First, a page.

The current pattern of novel influenza A (H1N1) transmission in the northern hemisphere includes many localized outbreaks, including several among school children. This pattern is consistent with influenza outbreaks occasionally reported outside of the usual influenza season. However an unprecedented number of such off-season outbreaks are occurring currently. These outbreaks also involve extension into the community, as demonstrated by confirmed illness among travelers with no known epidemiologic link to focal outbreaks. Similar patterns of off-season outbreaks have been observed previously with the emergence and sustained transmission of other novel influenza A virus strains among humans.

The recent introduction of novel influenza A (H1N1) into several countries in the southern hemisphere at the beginning of its influenza season and the presumed susceptibility among much of the population to this new virus suggest that this strain might become a dominant circulating virus in the southern hemisphere during the coming months. The government of Mexico continues to coordinate a national response, engage partners, increase surge capacity, and implement mitigation measures to slow the spread of novel influenza A (H1N1). Investigations are ongoing to monitor virus circulation and evaluate mitigation strategies that might help guide prevention and control strategies in Mexico and worldwide.


To access a web-text (HTML) version of the complete article, go to:
http://www.cdc.gov/mmwr/preview/mmwrhtml/mm5821a2.htm

To access a ready-to-print (PDF) version of this issue of MMWR, go to:
http://www.cdc.gov/mmwr/PDF/wk/mm5821.pdf

To receive a FREE electronic subscription to MMWR (which includes new ACIP recommendations), go to:
http://www.cdc.gov/mmwr/mmwrsubscribe.html

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2 New! IAC'S padded screening questionnaires for vaccine contraindications are now two-sided, with English on one side and Spanish on the back--added value at no added cost!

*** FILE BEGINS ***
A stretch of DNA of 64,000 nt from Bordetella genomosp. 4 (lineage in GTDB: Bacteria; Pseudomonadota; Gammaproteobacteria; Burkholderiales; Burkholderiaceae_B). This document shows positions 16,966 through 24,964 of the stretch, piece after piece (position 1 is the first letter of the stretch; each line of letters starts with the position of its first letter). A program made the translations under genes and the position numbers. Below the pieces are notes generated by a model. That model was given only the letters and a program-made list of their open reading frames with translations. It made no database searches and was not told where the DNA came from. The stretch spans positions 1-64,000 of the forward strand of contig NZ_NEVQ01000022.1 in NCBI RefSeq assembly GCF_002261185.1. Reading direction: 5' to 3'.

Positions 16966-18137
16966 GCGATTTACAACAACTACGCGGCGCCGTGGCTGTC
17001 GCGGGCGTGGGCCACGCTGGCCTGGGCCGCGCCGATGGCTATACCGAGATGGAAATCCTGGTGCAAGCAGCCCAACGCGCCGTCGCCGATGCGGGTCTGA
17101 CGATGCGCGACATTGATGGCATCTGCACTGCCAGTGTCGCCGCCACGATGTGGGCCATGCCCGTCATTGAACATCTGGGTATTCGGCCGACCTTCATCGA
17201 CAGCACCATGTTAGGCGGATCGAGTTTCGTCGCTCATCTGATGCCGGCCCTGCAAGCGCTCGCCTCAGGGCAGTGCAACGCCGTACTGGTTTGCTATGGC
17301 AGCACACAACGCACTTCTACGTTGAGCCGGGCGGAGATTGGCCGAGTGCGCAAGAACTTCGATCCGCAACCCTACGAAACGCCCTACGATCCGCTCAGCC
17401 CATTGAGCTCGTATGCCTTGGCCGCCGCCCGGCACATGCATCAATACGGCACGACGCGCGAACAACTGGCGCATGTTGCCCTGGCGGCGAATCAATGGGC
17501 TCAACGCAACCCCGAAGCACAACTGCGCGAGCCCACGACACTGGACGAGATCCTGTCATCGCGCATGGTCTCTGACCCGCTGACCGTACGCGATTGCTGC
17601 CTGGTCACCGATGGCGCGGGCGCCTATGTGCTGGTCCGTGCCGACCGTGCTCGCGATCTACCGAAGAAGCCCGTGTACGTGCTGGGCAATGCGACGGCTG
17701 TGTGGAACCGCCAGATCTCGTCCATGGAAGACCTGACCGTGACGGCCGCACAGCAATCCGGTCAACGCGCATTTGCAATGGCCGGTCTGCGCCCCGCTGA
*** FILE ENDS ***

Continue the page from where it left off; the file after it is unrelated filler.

In response to demand, IAC has recently added a Spanish-language translation of the questions on its padded Screening Questionnaire for Child and Teen Immunization and Screening Questionnaire for Adult Immunization. The Spanish page, which is printed on the back of the English page, has been added to this product at no additional cost.

These questionnaires provide a quick, easy, and thorough way for you and your patients to determine if they have contraindications and precautions to vaccination. Patients (now including Spanish-speaking patients!) fill out the questionnaire with yes-or-no answers while waiting to be seen, allowing you to review their responses quickly and be confident you're not missing any contraindications or precautions.

The questionnaires come in convenient tear-off pads of 100 sheets. The price per pad is economical (discounts for 2 pads or more), so you'll be able to keep pads at the receptionist's desk, the nurse's station, and in every exam room. Each pad comes with four English-language reference sheets (printed on heavy-weight paper) for health professionals.

Prices start at $16 each for one pad and drop to $12 each for two pads, $11 each for three pads, and $10 each for four pads. For quotes on larger quantities or customizing, call (651) 647-9009 or email admininfo@immunize.org

To learn more about the padded screening questionnaires, or to order online or download an order form, visit

Screening Questionnaire for Child and Teen Immunization
http://www.immunize.org/shop/pad_sqchild.asp

Screening Questionnaire for Adult Immunization
http://www.immunize.org/shop/pad_sqadult.asp

IAC's offers other products for sale, including educational videos and personal immunization record cards, at http://www.immunize.org/shop

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3 New! IAC offers free ready-to-print cards featuring popular quick-links for navigating IAC's www.immunize.org website

IAC has recently developed a postcard-sized card that lists quick-links to the most commonly used sections of IAC's website for healthcare professionals, www.immunize.org, as well as general IAC contact information.

We encourage you to print cards for your personal reference, as well as for distribution to all those involved with immunization, including staff members and training and conference participants.